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Opportunities in micro-propagation: Growing Wasabi in Scotland

"At that point, someone challenged me to grow wasabi. Although I had tasted 'wasabi' with sushi some time before, I had not connected it with a specific plant. It was only later I found out most 'wasabi' served with sushi is a mixture of horseradish and green dye. This challenge set me on a quest to master the full cycle of cultivation and raise awareness of the real taste of wasabi and the impressive health benefits it bestows. In doing so, I repurposed skills from my earlier career as a cancer researcher and expertise in mammalian cell culture to transition to plant tissue culture," says Janet Colston, a CEA Plant Micro-Propagator and Co-founder of The Functional Plant Company, based in Scotland.

Janet and her son Lachlan Colston at GreenTech this year

The Functional Plant Company provides consultancy services and young starter plants to various growers, ensuring they achieve successful cultivation in different environments. Janet explains, "One issue with wasabi is a difficult supply chain and "a significant level of CEA knowledge is required to grow this tricky plant."

After many years of mastering the technical skills to grow wasabi in hydroponics, she realized tissue culture could play a crucial part in producing large volumes of clean starting material. Not much later, micro-propagation became the base of her cultivation methods and business. Janet's expertise in tissue culture and plant cultivation helped her to develop efficient propagation methods for wasabi and other challenging crops you would rarely see in Scotland.

"You can propagate almost any plant and grow a whole new plant, from a node, seed or leaf tissue and clone these within a sterile controlled environment. After cleaning plants up, they can then be manipulated using plant growth regulators and a controlled environment to help them multiply and grow roots," she explains.

"Wasabi in tissue culture and grown out in CEA produces the best results," Janet says

As a spinoff of her fruitful propagation cultivars, Janet's work at The Functional Plant Company also focuses on helping others overcome similar challenges. "The whole process of scaling up, and choosing which plant or variety, for the given situation is important, as well as diversifying genetics which will lead to better solutions for CEA growers " she explains.

Looking beyond Scotland, she connected with Chris Higgins of Hort Americas through a shared vision of empowering new growers to develop CEA skills and the health benefits of different plants. The pair now work together regularly to bring that knowledge to readers of Texas-based Urban Ag News.

From community gardens to CEA
"Chris Higgins was pivotal to my success and encouraged me on the journey of CEA and plant supply chains," she recalls. Her initial foray was rooted in a community garden project aimed at providing a safe space for growing and propagating plants. The project's challenges led her to explore aquaponics, merging her scientific background with plant cultivation. However, back in 2014, there weren't a lot of options available to learn CEA skills.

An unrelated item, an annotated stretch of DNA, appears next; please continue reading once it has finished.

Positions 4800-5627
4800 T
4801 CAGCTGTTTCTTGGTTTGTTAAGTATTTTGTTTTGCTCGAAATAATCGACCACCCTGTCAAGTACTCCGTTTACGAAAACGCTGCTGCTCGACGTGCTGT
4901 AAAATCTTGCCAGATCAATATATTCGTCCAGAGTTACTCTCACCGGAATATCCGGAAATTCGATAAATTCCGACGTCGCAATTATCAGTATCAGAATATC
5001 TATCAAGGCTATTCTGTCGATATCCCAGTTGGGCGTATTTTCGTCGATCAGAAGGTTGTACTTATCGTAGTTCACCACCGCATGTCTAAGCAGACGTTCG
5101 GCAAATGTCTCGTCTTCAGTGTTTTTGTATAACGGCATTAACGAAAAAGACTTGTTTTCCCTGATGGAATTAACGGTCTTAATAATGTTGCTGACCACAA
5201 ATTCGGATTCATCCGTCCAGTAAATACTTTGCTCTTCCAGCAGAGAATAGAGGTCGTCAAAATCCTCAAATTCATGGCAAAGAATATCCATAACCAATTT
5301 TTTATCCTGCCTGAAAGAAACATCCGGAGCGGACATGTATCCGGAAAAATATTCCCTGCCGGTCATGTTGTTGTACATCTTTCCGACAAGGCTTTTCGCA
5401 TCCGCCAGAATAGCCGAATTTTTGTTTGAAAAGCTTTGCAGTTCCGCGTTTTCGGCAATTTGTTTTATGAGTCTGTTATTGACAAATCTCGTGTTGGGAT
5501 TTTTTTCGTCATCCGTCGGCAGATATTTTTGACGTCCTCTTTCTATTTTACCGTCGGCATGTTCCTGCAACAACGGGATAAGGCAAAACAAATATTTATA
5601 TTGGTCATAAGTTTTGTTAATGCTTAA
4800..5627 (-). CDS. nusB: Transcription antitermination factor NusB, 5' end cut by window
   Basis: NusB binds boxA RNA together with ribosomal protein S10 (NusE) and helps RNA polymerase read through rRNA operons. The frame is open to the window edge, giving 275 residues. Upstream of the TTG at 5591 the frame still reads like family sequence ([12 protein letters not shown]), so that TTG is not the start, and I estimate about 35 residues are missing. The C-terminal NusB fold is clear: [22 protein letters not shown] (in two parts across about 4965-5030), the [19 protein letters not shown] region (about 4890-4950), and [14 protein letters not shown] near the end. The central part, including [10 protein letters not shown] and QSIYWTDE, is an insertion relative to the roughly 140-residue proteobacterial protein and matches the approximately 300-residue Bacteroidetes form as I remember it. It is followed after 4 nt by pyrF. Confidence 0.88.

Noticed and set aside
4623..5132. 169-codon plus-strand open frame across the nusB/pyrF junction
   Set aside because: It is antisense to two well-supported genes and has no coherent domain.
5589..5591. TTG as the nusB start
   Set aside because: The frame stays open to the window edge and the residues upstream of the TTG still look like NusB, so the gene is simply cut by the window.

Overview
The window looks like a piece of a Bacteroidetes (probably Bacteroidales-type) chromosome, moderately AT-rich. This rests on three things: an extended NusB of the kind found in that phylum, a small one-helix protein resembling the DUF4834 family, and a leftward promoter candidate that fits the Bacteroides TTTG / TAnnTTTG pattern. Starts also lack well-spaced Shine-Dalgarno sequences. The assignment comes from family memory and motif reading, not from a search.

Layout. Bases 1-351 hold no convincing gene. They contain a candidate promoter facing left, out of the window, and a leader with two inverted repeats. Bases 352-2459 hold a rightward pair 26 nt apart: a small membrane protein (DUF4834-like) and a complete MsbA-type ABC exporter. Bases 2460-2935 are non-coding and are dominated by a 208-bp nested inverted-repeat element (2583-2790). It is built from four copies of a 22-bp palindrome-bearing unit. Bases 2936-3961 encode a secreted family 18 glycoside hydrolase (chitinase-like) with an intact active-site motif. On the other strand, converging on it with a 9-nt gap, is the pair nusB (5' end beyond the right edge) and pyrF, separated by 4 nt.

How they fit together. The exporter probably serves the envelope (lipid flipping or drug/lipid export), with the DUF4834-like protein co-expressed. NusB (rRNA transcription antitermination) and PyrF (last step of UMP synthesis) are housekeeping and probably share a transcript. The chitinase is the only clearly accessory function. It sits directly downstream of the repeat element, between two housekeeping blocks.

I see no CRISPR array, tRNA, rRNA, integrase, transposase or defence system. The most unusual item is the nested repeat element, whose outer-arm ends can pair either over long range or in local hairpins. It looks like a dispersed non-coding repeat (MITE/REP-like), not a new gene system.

Her determination to blend science with traditional agriculture drove her to visit a small off-grid hydroponicum farm in the north of Scotland, learning about various hydroponic systems, and applying those insights to her vertical farm projects. However, the economic realities of scaling production and market demands were challenging. "I struggled with the in- and outputs of the farm, which I later had to sell to the public as they couldn't pay what we would be producing," she notes. "That's when I started looking at high-value plants like wasabi," she adds.

Scaling and economic viability
One of the key hurdles Janet faced was the scalability of wasabi cultivation. "Depending on which variety, it can be a big plant to scale up, imagine one plant per m², and a harvest that can take up to 3 years. That's a huge number of football fields to get the economy of scale going. The intricate nature of wasabi's growth requirements and the long maturation period posed significant challenges," she states.

Scottish Wasabi adding 'spice' to Scottish Oysters

To address these, Janet has refined techniques for boosting yield and quality and tested a variety of different cultivars for indoor leaf and smaller, quicker rhizome production. Controlling harvest indoors is the way forward for food service, but you can also move them outside later on to mature and get bigger. I clone them, and keep them in small jars until ready for acclimation" she explains. This method allows for uniform controlled growth and minimizes disease risks.

Looking ahead, Janet is also working on other high-value crops like saffron and vanilla. "I've been working on saffron for a while, in terms of cloning to get the bulbs big enough to go into vertical farming. That's a work in progress which will take years," she notes. Vanilla, another challenging crop, presents its own set of difficulties due to fungal infections and the complexity of cleaning the plants for tissue culture. "It's another complicated plant, but if you know what you do, it's not hard to transfer it to a large scale," she points out.

For more information:
Functional Plant Company
Jane Colston, CEA Plant Micro-Propagator and Co-founder
[email protected]